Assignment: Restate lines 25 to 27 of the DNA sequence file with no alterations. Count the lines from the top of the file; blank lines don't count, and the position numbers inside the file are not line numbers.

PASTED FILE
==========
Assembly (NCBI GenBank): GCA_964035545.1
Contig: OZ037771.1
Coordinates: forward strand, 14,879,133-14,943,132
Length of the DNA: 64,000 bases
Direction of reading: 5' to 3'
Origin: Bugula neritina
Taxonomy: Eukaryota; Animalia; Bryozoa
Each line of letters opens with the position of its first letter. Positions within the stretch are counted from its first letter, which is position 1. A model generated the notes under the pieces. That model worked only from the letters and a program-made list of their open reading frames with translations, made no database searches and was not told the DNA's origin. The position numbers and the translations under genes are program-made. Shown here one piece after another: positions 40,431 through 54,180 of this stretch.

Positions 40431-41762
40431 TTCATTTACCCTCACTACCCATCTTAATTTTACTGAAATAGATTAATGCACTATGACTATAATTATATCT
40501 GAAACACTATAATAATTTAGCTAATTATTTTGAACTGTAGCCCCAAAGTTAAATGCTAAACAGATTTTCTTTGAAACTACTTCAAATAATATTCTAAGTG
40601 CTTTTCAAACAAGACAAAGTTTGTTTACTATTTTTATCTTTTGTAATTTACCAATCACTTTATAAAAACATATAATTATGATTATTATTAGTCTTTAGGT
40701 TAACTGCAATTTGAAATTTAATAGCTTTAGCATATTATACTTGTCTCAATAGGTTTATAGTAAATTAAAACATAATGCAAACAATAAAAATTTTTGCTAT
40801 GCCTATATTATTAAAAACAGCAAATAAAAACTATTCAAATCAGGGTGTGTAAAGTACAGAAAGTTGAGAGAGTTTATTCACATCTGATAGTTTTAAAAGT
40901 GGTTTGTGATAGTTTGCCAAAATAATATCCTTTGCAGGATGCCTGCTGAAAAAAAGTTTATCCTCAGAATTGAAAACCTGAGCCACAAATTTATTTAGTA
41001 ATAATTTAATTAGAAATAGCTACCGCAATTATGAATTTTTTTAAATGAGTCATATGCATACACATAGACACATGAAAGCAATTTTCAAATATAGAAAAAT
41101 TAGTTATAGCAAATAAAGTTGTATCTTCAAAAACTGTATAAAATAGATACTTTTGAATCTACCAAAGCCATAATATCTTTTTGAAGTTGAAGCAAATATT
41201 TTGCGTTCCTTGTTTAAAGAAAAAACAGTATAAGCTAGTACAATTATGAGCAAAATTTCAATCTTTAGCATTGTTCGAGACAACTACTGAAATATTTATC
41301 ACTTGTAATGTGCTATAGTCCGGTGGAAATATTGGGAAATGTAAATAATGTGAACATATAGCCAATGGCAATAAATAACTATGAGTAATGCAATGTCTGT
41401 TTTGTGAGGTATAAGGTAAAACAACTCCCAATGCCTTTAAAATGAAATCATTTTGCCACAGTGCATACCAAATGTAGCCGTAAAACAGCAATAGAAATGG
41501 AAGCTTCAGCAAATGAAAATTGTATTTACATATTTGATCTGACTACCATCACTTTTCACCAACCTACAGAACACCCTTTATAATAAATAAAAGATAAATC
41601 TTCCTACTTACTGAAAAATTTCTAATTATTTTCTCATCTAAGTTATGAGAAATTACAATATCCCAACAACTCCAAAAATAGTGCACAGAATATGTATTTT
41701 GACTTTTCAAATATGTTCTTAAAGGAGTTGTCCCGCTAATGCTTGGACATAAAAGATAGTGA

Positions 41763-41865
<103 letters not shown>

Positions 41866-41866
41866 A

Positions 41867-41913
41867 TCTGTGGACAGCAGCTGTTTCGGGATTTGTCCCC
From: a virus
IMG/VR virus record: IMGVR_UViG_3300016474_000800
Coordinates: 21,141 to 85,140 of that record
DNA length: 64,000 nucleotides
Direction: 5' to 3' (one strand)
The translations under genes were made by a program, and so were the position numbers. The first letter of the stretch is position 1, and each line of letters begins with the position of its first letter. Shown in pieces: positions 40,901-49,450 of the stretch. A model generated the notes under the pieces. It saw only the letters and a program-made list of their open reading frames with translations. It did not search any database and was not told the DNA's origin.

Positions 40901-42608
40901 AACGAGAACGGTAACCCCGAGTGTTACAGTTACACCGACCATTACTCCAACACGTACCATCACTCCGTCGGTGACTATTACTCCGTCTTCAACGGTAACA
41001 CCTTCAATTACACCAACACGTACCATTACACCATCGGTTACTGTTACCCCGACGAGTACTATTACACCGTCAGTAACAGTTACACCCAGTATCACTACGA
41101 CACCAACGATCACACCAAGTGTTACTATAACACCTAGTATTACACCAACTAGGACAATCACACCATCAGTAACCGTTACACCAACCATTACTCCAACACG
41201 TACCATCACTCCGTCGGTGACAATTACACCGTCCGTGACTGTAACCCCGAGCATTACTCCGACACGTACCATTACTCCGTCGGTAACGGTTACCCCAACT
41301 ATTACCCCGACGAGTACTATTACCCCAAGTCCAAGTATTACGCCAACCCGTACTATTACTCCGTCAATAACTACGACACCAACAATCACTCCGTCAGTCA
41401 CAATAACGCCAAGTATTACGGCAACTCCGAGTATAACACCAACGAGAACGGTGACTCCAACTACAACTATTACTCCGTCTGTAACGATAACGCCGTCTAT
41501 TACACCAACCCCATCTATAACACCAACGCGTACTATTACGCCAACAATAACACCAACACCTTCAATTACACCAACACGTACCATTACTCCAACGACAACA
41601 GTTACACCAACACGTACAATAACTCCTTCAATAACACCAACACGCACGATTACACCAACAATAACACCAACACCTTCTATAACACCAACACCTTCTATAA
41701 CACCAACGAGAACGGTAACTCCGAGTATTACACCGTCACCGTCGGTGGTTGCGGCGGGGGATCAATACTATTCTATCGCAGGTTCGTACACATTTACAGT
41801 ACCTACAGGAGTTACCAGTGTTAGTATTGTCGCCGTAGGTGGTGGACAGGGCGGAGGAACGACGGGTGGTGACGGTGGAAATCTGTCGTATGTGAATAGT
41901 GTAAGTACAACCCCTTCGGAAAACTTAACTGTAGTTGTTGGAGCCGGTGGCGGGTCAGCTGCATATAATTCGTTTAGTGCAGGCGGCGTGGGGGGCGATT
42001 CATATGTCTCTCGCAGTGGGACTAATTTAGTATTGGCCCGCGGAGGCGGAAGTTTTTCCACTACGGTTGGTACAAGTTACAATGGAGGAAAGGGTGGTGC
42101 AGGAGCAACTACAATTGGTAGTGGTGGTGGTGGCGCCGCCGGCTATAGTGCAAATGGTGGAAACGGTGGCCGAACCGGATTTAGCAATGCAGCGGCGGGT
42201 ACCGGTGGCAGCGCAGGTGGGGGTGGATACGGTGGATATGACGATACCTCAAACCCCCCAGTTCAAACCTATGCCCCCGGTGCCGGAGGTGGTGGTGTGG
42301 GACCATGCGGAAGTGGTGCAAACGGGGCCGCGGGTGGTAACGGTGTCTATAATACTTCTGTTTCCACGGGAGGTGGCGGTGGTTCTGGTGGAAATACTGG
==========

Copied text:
<103 letters not shown>

Positions 41866-41866
41866 A